V-NAND Vs 3D NAND – What’s The Difference?

The recent increase in storage size for both hard drives and solid-state drives has led to plenty of new terms which can confuse potential buyers to the point where they default to things they either heard were good or have at some point been good but are now outdated.

SSD technology has moved from SATA to NVMe, using M.2 and U.2 connectors, but beware of the different M.2 sizes, like 2280, 2260, 2242.

With so many names for different terms, how is one to understand NAND flash, particularly V-NAND vs 3D NAND? Here are a couple of explanations to help you understand NAND, particularly 3D NAND and V-NAND.

NAND Flash – 3D or V?

It will take a simple trip back in time, to Q3 of 2013, to find that there is no 3d nand vs v nand and that they refer to the same thing. V-NAND, as it is called, is a marketing name for 3D NAND, created by Samsung back in 2013, when they were the first ones to actually get working 3D NAND cells on devices, thus hinting at an end of a price war for SSD storage.

This was a very important step in the development of fast storage drives, because stacking the cells in a vertical way enabled more storage at a lower price, the result of which we are enjoying today. This allows even the cheapest of SSDs to have storage sizes up to 2TB, allowing consumers to build computers with fast and reliable storage.

Modern SSDs – They Are Vertically Stacked

Because 3D NAND is so efficient, all manufacturers make their SSDs using vertical stacking. This enables higher storage sizes at lower costs, both for the manufacturers and the end users. Some SSDs are more expensive than others, but that has to do with their NAND cell type, some types being more efficient at read/write tasks, but also a lot more expensive.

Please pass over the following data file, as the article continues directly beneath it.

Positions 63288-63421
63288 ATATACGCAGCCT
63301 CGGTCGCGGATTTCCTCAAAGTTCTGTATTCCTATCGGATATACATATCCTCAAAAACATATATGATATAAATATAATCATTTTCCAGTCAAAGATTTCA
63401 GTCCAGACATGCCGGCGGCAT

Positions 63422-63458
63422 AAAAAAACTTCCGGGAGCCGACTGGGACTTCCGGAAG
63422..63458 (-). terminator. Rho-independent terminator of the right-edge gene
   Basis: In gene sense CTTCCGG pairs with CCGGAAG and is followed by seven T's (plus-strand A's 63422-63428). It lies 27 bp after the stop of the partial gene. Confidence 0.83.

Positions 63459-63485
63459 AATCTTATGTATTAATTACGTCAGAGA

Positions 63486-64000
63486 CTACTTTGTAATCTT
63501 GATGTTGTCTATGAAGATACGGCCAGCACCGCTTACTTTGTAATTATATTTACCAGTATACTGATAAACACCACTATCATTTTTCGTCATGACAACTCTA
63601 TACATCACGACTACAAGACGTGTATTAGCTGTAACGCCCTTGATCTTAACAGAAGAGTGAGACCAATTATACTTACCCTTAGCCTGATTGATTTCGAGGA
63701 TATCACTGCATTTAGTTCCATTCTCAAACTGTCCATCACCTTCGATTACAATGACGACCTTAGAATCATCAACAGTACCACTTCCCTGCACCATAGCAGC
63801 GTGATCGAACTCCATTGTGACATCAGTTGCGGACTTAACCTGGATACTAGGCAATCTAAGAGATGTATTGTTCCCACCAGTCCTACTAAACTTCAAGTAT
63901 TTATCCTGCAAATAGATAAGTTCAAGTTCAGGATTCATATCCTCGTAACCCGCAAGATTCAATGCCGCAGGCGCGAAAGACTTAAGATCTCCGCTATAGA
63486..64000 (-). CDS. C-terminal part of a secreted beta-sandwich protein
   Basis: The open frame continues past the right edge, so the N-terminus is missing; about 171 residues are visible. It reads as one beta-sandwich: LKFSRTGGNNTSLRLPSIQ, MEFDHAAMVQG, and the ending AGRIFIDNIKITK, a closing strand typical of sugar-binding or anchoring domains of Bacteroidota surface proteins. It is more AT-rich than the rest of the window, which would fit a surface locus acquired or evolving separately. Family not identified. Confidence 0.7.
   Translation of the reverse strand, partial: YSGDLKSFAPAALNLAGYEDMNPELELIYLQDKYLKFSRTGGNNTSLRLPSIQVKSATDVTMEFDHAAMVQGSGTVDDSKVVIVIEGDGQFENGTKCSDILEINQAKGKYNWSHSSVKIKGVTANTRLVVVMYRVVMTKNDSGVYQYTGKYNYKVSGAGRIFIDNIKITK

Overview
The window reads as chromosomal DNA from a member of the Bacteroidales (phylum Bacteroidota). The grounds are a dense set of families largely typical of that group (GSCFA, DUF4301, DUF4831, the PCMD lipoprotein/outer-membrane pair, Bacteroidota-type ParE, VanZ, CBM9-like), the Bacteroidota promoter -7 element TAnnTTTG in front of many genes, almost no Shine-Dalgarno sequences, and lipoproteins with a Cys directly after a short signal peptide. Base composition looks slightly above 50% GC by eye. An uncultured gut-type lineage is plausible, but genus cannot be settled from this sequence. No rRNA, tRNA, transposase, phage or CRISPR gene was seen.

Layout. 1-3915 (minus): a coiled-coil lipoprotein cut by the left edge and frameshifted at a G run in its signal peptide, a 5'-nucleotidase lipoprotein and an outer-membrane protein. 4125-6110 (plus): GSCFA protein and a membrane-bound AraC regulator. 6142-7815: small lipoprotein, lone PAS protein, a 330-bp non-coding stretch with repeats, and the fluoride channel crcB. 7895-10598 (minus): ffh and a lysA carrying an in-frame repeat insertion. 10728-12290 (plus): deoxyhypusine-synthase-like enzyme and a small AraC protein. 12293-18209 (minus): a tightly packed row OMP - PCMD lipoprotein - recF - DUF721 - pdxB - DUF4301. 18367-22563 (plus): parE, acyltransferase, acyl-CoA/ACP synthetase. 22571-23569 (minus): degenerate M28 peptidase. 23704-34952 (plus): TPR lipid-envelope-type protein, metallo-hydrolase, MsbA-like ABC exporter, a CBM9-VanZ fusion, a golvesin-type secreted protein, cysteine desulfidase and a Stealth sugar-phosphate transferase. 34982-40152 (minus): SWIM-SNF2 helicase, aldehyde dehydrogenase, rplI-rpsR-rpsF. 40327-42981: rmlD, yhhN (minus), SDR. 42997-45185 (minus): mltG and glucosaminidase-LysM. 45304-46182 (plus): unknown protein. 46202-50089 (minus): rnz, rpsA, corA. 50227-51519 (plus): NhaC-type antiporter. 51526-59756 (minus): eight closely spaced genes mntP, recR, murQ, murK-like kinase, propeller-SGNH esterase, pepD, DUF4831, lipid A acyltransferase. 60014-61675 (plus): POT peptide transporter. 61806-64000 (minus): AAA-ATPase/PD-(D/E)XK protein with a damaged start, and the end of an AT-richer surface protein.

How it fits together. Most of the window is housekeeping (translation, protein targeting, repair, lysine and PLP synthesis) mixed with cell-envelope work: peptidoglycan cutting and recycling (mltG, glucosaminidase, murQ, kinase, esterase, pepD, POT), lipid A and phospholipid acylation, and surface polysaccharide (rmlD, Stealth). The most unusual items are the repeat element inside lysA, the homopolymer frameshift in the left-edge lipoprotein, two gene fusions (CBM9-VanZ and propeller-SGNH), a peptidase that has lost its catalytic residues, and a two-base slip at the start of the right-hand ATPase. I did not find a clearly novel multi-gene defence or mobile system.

The fact is that the best SSD does not really exist in a vacuum, but only the best SSD for the use case and price range. Vertically stacked drives increase the size of storage, but with more bits per NAND cell, the performance worsens, as well as the reliability.

Summary and Conclusion – 3D NAND and V-NAND Are the Same

Marketing terminology has been problematic in the world of technology, anywhere from audio, cameras, to graphics cards, CPUs and in this case, the technology behind SSD storage. V-NAND is Samsung’s name for 3D NAND, where both things refer to the same thing, vertically stacking NAND cells to make better use of a given space on an SSD, be it NVMe or SATA.

Today, most SSDs are vertically stacked to make the largest storage size possible, for consumer applications. Smaller, faster and more expensive drives exist, but those make use of a different type of NAND cell (SLC, for example). These drives are typically used as enterprise solutions, like server drives which require constant read/write access.

For the average consumer, who now knows that V-NAND and 3D NAND mean the same, an affordable, fast SSD will be more than enough for everyday use (unless they are a professional who have frequent read/write uses on an SSD like video editors and audio professionals).

About The Author

Milan Zagorac

Milan has always been interested in writing and technology, but managed to pick up a love for music, literature and sports along the way. Essentially a jack of all trades, his interest in all things tech as well as love for the written word, keeps him well occupied.

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